So, while it may be time consuming, be sure to include space in your marketing plan for every channel you work with. “When one area is re-worked, it affects the rest, so it is always a balancing game to keep your marketing plan as successful as possible.”

5. Involve other members of the team

Being ever-present is time-consuming. Plus, you’ll get more ideas and excitement around marketing if you open the planning process up to other members of your team. “Burke Williams is a team and we keep our marketing conversations on the table for all feedback,” says Hibbard. “From our founders or myself to our GMs and our therapists, we’re always looking for and open to great ideas.”

Lemos agrees by saying, “Don’t be afraid to ask your team for input. They spend a lot of time hearing about the lives of your clients, and may have a few marketing ideas of what will entice your customers.”

6. Go with the seasons

If you’re stuck in the idea department or can’t figure out where to start your plan, pull out the calendar. “Start with simple marketing campaigns and let seasonal trends and holidays do the work for you,” suggests Lemos. “While you think this may be overdone, there are always times of year when consumers are looking to spend more money and it’s up to you to put your own unique spin on it.” Think: Valentine’s Day, Mother’s Day, Father’s Day, graduations, wedding season, summer vacations, Black Friday, the holiday season, etc. Start with this framework and fill in what is relevant to your company.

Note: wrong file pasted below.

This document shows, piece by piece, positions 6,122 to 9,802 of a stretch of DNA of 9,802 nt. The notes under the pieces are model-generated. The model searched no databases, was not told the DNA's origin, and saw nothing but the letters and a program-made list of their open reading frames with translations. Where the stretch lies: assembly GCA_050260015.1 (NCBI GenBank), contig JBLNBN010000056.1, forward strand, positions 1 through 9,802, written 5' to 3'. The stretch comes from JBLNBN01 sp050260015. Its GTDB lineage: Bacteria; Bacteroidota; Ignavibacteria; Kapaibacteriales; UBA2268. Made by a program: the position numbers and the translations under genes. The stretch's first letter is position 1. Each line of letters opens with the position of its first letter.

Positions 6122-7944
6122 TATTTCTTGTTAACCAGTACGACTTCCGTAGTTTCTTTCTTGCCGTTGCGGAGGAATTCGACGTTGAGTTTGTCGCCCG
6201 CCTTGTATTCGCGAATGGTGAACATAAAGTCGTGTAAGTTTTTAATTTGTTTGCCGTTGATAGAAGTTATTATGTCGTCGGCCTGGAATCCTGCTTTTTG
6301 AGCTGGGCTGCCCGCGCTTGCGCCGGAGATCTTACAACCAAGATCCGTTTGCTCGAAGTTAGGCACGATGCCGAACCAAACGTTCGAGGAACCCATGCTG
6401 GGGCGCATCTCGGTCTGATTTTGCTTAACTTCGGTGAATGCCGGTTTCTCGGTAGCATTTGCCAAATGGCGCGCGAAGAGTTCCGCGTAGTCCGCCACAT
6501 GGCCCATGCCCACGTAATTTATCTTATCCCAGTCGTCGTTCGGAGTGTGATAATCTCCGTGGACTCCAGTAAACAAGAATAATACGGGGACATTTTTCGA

7. Look for outside inspiration

If you’re still in a planning rut, try to look outside your company, or even outside the spa industry for inspiration. “When creating marketing plans, I look to other successful companies outside of the spa and salon industry,” reveals Wind. “Some of our most successful marketing plans have been modeled after strategies from car dealerships or furniture stores. I use marketing ideas that catch my attention and cater them to our industry.” Being original is important, but you don’t always have to reinvent the wheel. Listen to the radio or watch commercials to see how other people sell their product and apply it to your plan.

8. Create excitement

We know creating a killer marketing plan is work, but don’t forget to have a little fun! If you’re not excited about your marketing plan or messaging, there’s no way your customers will be. Wind continues her suggestions by saying, “Think about walking into the grocery store and seeing a sign stating: ‘Four for $5.’ Most people get excited and start to stock up, not realizing that they’re only saving a couple cents per item. Think about how we can recreate this same idea in the spa industry: creating excitement without necessarily discounting.”

9. Know your strengths

When creating a marketing plan, you’ve got to figure out your brand and your team’s strengths. “Take time to understand your unique selling proposition (USP),” advises Henry. “What differentiates you from the other spas in your area? Who is your competition? Ensure you are communicating that USP through marketing channels and especially on your website, which is where marketing efforts should push to.”